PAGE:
So what do you do if a dental team member tests positive for COVID-19?

  • Consult with an HR specialist to determine the best way to proceed including applicable laws regarding paid time off.
  • The infected team member should quarantine at home until they test negative and are cleared to return to work.
  • Let the team know they should be self-monitoring for symptoms. They may want to take their temperature at least three times a day instead of the twice-daily check the CDC recommends, for example.
  • Recommend the team seek testing and to relay the test results.
  • Reduce fear and anxiety by reminding the team of the safety protocols and PPE that are in place to reduce the spread of infection.
  • Identify any patients who may have had contact with the COVID-19 positive team member to determine if they have symptoms. Recommend they self-quarantine for 14 days and to notify their physician if symptoms develop.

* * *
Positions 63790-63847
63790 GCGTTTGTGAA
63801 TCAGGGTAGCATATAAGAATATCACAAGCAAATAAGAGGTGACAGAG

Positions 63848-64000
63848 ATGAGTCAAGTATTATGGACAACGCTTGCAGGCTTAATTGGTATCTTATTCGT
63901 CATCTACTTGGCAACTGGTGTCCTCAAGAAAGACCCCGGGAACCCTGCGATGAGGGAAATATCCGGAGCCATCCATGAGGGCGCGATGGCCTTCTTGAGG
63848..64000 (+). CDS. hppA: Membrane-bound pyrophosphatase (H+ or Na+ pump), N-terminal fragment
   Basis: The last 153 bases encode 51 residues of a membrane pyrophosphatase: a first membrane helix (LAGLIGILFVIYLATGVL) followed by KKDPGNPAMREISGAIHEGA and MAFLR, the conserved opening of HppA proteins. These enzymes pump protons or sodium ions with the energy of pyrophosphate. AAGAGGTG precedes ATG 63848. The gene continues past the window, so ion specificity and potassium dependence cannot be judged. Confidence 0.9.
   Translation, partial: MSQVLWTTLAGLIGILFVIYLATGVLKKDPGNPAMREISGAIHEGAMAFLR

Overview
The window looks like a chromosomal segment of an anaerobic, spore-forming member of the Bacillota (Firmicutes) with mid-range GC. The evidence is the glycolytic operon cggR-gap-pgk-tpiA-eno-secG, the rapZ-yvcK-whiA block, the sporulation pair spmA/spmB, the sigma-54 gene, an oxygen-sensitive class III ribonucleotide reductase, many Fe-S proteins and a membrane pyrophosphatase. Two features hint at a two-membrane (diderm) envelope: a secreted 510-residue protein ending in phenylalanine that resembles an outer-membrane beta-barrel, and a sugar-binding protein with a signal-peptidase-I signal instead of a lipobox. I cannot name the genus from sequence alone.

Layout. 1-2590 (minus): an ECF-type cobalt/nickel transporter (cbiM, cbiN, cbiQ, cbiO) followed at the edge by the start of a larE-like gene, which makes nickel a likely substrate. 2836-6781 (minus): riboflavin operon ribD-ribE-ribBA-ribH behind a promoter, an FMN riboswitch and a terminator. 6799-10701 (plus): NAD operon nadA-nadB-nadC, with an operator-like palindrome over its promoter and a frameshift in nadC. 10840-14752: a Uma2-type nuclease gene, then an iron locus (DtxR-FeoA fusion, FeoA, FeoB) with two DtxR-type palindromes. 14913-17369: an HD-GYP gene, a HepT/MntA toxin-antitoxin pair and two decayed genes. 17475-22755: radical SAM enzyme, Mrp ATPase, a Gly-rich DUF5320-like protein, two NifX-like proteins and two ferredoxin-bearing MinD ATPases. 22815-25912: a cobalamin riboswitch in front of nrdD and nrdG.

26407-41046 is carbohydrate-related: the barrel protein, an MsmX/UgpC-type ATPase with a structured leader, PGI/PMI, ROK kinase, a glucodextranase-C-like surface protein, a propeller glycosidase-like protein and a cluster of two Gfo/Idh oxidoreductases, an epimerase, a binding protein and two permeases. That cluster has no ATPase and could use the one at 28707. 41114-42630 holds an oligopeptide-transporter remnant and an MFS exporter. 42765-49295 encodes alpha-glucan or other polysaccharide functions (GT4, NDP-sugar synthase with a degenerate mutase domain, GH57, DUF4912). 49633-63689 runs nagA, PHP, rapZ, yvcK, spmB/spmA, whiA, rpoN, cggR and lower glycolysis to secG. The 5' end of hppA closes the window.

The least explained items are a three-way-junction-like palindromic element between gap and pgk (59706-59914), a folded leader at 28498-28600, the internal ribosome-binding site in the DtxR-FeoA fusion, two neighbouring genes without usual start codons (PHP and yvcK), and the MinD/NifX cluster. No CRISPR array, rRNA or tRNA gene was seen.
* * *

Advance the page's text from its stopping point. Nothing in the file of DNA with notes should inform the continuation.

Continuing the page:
• Call your local health department to report the positive COVID-19 test and provide the names of those people who may be impacted so the health department can perform contact tracing.

For more guidance from the ADA, click here.

What to do if a Patient Tests Positive for COVID-19

The first thing to do is avoid panicking, said Linda Harvey. Start with the facts and identify who was with the patient and for how long. The CDC defines a prolonged exposure as 15 minutes or longer without the proper PPE.  If clinical team members are wearing a respirator mask, face shield, gloves, and a jacket or gown, then the person should be protected from the patient, explained Linda.

At all other times, the patient should be wearing a mask, as should all of the other team members including receptionists and treatment coordinators. Studies show wearing a mask and staying six feet apart whenever possible significantly reduces the risk of infection.